Legislative Note:  Subsection (f) is optional.  It provides a procedure for the office to follow before canceling a certificate of title.  It is intended for those states whose public records or other law does not already provide a procedure that ensures all interested parties are notified in advance and given an opportunity to be heard.

SECTION 9.  CONTENT OF CERTIFICATE OF TITLE

(a)  A certificate of title must contain:

(1)  the date the certificate was created;

(2)  the name of the owner of record and, if not all owners are listed, an indication that there are additional owners indicated in the files of the office;

(3)  the mailing address of the owner of record;

(4)  the hull identification number;

(5)  the information listed in Section 7(b)(6);

(6)  except as otherwise provided in Section 15(b), the name and mailing address of the secured party of record, if any, and if not all secured parties are listed, an indication that there are other security interests indicated in the files of the office; and

(7)  all title brands indicated in the files of the office covering the vessel, including brands indicated on a certificate created by a governmental agency of another jurisdiction and delivered to the office.

(b)  This [act] does not preclude the office from noting on a certificate of title the name and mailing address of a secured party that is not a secured party of record.

(c)  For each title brand indicated on a certificate of title, the certificate must identify the jurisdiction under whose law the title brand was created or the jurisdiction that created the certificate on which the title brand was indicated.  If the meaning of a title brand is not easily ascertainable or cannot be accommodated on the certificate, the certificate may state:  “Previously branded in (insert the jurisdiction under whose law the title brand was created or whose certificate of title previously indicated the title brand).”.

(d)  If the files of the office indicate that a vessel previously was registered or titled in a foreign country, the office shall indicate on the certificate of title that the vessel was registered or titled in that country.

(e)  A written certificate of title must contain a form that all owners indicated on the certificate may sign to evidence consent to a transfer of an ownership interest to another person.  The form must include a certification, signed under penalty of perjury, that the statements made are true and correct to the best of each owner’s knowledge, information, and belief.

(f)  A written certificate of title must contain a form for the owner of record to indicate, in connection with a transfer of an ownership interest, that the vessel is hull damaged.

Legislative Note:  Enacting states will need to ensure that the perjury laws of the state include unsworn statements.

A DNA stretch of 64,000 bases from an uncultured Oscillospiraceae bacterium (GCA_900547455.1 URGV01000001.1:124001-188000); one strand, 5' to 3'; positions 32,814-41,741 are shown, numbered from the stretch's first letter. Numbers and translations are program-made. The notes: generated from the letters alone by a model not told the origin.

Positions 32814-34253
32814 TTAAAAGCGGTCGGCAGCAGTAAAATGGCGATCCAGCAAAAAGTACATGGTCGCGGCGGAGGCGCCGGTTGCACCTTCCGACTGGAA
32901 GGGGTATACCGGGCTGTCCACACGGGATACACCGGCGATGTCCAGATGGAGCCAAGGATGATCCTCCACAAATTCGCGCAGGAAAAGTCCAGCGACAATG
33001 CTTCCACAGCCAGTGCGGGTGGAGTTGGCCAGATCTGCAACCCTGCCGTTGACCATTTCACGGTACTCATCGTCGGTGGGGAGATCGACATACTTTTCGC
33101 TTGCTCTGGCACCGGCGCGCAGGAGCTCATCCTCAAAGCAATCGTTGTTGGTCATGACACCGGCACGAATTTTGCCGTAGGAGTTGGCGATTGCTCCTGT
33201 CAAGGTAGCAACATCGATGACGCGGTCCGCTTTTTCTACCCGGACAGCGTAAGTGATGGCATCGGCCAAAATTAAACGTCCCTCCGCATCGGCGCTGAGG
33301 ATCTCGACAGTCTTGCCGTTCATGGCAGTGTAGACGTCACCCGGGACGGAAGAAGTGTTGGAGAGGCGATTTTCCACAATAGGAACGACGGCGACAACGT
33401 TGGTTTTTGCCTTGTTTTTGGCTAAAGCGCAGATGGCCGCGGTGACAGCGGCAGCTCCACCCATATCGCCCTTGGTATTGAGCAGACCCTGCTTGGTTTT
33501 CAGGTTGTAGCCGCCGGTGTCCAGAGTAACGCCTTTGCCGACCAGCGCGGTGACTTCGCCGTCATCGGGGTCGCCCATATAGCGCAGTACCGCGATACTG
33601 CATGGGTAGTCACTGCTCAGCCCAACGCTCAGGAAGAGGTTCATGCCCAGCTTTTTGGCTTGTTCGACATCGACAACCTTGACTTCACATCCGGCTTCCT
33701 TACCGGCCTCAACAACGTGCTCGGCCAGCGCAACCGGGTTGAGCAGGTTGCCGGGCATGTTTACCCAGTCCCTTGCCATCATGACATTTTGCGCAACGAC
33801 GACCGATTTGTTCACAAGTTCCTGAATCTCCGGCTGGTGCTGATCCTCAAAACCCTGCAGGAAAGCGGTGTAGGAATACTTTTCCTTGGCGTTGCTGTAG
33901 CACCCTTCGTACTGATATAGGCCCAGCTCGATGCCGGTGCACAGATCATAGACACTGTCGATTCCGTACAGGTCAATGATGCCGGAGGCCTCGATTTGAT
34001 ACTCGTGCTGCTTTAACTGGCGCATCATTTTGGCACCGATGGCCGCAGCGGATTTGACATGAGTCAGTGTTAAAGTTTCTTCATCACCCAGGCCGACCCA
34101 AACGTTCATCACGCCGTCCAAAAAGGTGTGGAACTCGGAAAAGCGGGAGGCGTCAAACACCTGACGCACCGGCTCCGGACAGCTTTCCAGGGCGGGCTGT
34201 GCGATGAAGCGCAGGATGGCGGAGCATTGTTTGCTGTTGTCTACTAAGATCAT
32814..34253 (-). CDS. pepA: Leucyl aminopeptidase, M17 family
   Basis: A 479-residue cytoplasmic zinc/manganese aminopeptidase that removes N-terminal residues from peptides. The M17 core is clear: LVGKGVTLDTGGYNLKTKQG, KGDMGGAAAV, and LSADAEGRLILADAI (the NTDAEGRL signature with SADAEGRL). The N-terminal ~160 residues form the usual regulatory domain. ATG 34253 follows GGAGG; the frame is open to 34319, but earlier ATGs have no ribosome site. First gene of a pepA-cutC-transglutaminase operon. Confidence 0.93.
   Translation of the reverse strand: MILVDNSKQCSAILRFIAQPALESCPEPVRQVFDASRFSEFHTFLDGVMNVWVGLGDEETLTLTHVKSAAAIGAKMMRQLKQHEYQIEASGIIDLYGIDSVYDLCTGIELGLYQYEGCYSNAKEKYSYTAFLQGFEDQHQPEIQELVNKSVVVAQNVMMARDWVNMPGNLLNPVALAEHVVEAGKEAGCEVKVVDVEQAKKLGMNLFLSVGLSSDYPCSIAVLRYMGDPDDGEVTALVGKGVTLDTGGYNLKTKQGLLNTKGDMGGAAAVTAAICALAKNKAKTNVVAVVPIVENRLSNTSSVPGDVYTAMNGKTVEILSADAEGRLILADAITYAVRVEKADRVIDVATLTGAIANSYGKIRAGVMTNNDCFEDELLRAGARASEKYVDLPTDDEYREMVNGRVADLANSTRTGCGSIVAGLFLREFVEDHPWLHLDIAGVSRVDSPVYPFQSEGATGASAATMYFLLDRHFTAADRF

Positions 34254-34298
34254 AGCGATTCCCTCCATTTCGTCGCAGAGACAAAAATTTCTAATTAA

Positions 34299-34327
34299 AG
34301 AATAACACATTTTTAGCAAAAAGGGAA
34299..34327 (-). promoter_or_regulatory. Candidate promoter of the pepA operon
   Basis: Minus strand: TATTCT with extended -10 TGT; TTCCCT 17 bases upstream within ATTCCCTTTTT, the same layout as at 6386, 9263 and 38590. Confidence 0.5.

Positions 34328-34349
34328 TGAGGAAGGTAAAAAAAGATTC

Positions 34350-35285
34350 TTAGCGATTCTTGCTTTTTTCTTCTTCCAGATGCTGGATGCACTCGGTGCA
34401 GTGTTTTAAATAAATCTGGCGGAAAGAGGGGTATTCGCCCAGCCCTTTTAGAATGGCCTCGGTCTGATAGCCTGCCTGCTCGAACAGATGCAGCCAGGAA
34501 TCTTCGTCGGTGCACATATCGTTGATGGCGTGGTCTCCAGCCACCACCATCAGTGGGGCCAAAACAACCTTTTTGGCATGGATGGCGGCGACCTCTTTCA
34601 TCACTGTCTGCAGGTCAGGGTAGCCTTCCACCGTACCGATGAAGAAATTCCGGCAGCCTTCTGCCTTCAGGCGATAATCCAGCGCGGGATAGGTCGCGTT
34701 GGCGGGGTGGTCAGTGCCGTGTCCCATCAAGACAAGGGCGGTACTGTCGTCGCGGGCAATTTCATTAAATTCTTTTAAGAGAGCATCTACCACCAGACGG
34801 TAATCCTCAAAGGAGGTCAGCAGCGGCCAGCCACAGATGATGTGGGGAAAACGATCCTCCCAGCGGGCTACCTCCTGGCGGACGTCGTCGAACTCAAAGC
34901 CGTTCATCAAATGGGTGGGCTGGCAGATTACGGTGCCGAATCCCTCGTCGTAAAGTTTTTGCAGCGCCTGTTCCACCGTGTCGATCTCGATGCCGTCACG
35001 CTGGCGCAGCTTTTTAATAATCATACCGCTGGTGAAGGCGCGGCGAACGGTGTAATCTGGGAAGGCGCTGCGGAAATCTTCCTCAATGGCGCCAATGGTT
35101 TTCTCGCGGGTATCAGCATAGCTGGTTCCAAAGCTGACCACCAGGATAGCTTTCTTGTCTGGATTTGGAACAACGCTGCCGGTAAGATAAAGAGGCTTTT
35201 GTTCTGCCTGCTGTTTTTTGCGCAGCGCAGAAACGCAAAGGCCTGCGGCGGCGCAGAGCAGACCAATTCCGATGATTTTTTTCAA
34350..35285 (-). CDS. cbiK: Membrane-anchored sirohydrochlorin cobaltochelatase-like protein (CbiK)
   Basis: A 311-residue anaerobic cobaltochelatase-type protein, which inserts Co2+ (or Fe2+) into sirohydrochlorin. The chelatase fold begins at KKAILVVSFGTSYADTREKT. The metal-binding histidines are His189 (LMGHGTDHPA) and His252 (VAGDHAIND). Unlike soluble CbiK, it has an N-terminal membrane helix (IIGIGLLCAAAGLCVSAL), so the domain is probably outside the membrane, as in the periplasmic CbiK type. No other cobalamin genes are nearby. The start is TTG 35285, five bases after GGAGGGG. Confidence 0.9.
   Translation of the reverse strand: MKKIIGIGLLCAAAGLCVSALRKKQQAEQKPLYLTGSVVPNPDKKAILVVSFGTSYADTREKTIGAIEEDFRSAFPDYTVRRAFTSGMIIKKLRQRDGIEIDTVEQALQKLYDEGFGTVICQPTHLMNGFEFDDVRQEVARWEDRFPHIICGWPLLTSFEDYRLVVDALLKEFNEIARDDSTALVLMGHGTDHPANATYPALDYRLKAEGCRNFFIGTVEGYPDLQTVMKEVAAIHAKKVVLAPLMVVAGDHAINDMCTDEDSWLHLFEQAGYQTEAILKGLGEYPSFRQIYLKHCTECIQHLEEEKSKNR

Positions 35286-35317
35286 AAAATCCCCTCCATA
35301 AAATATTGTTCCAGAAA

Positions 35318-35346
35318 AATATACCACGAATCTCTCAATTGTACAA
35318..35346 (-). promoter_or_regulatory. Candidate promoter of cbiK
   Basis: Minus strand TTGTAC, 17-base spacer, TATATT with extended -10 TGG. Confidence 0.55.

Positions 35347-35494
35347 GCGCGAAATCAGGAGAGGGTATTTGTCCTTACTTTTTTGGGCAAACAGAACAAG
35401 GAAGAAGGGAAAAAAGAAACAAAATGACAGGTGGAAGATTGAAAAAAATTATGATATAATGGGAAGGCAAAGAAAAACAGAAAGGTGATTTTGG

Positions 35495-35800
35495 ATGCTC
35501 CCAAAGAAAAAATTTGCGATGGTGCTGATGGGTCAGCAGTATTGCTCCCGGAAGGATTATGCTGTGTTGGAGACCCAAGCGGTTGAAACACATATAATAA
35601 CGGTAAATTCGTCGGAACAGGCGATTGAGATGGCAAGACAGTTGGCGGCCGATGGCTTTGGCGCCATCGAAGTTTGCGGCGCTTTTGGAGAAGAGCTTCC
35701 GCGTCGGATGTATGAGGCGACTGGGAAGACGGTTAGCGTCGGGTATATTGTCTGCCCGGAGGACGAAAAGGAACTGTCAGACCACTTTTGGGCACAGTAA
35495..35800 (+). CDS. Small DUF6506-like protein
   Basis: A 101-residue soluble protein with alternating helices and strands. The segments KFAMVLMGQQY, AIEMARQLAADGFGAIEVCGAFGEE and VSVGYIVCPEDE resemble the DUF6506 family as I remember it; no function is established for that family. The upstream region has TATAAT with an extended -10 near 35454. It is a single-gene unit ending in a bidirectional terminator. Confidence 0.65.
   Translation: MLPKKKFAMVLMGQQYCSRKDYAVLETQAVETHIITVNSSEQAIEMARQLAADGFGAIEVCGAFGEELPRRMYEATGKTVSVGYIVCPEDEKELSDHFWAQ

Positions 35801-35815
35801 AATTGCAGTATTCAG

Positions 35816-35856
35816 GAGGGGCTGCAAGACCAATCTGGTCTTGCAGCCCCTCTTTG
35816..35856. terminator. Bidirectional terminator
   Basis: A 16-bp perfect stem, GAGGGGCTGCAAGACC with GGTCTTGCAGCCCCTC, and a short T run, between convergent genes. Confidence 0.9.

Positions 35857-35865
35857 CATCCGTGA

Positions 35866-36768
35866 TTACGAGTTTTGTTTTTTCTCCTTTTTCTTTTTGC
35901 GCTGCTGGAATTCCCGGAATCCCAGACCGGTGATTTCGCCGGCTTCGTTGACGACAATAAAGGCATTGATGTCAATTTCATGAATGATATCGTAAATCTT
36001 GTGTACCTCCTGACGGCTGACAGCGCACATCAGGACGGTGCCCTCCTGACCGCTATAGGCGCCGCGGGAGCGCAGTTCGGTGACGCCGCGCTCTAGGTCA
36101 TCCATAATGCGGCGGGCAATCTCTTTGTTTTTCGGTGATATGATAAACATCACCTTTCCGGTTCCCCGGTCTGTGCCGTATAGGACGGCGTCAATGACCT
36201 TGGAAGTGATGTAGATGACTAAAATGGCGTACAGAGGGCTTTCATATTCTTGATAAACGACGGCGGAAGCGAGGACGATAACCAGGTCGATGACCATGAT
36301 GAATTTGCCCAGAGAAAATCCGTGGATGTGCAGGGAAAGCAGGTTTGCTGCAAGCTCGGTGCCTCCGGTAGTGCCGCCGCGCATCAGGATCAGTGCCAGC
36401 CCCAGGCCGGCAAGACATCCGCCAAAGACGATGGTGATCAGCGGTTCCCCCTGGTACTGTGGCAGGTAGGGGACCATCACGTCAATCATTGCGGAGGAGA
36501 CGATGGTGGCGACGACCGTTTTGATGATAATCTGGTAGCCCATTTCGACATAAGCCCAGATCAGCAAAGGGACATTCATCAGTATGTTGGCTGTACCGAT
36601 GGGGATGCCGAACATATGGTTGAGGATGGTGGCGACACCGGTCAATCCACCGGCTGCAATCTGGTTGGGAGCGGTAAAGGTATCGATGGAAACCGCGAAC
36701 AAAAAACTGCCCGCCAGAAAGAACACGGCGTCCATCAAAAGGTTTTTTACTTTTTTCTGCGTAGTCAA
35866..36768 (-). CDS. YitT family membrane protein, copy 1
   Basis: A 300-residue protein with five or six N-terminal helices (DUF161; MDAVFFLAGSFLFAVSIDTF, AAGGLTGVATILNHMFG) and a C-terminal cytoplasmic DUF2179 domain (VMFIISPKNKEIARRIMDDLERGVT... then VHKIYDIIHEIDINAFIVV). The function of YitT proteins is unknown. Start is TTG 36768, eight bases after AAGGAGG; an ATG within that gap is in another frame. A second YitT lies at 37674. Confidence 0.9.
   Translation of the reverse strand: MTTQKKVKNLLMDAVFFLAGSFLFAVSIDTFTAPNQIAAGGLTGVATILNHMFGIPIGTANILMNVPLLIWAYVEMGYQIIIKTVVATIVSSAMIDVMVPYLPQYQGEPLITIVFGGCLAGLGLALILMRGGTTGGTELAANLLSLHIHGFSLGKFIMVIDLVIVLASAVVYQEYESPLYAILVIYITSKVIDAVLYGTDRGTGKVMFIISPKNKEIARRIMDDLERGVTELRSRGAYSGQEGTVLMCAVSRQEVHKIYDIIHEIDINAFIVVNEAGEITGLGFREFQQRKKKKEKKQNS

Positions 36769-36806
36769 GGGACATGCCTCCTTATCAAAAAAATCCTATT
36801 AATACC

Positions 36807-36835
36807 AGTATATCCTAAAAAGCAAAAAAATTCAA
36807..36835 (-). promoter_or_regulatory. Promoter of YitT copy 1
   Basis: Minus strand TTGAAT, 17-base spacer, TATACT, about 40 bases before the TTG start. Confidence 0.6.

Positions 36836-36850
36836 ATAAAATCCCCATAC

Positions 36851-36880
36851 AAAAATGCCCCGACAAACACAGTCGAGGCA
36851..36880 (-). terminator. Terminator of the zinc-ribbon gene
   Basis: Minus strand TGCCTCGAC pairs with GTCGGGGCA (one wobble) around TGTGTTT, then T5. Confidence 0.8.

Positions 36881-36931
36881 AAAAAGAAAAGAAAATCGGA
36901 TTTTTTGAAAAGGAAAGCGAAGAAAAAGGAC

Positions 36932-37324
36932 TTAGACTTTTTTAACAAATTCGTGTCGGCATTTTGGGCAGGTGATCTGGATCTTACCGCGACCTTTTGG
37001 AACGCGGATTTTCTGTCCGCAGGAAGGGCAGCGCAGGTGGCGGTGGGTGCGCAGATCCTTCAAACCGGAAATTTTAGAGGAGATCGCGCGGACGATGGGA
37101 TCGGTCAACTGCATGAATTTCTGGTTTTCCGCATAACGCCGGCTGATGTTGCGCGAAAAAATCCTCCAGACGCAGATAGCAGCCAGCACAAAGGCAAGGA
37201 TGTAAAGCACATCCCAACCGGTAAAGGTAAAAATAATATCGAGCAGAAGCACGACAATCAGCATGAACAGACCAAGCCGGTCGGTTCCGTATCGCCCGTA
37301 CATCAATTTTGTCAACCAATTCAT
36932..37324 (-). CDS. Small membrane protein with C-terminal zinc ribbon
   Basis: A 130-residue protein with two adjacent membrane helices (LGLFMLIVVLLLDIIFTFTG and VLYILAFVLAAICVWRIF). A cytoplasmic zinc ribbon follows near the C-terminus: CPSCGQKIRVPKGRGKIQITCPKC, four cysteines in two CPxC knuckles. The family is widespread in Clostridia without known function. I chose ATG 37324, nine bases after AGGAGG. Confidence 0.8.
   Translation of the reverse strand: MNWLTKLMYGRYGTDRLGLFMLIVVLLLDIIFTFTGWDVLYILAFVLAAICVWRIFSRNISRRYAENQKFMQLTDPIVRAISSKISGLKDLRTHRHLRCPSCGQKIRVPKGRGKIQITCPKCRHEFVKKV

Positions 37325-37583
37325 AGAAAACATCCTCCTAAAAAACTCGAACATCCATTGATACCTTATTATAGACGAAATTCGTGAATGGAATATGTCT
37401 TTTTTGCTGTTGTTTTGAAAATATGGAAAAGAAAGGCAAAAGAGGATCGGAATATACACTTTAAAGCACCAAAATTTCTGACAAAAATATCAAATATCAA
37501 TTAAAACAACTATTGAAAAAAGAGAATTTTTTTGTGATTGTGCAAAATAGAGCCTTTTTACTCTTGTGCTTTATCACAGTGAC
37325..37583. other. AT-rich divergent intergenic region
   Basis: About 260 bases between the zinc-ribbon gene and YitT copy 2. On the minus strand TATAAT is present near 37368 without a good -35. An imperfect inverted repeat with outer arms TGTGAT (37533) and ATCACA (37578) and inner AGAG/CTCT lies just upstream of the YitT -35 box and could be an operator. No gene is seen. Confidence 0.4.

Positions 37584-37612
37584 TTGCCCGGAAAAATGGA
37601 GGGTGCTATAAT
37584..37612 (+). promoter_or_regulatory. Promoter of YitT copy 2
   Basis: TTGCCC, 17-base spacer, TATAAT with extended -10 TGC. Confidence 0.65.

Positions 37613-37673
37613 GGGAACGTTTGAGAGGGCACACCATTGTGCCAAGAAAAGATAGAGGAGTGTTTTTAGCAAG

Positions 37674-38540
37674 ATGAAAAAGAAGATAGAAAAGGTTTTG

SECTION 10.  TITLE BRAND.

(a)  Unless subsection (c) applies, at or before the time the owner of record transfers an ownership interest in a hull-damaged vessel that is covered by a certificate of title created by the office, if the damage occurred while that person was an owner of the vessel and the person has notice of the damage at the time of the transfer, the owner shall:

(1)  deliver to the office an application for a new certificate that complies with Section 7 and includes the title brand designation “Hull Damaged”; or

(2)  indicate on the certificate in the place designated for that purpose that the vessel is hull damaged and deliver the certificate to the transferee.

(b)  Not later than 20 days after delivery to the office of the application under subsection (a)(1) or the certificate of title under subsection (a)(2), the office shall create a new certificate that indicates that the vessel is branded “Hull Damaged”.

(c)  Before an insurer transfers an ownership interest in a hull-damaged vessel that is covered by a certificate of title created by the office, the insurer shall deliver to the office an application for a new certificate that complies with Section 6 and includes the title brand designation “Hull Damaged”. Not later than 20 days after delivery of the application to the office, the office shall create a new certificate that indicates that the vessel is branded  “Hull Damaged”.

(d)  An owner of record that fails to comply with subsection (a), a person that solicits or colludes in a failure by an owner of record to comply with subsection (a), or an insurer that fails to comply with subsection (c) is subject to [an administrative] [a civil] penalty of $[1,000].

SECTION 11.  MAINTENANCE OF AND ACCESS TO FILES.

(a)  For each record relating to a certificate of title submitted to the office, the office shall: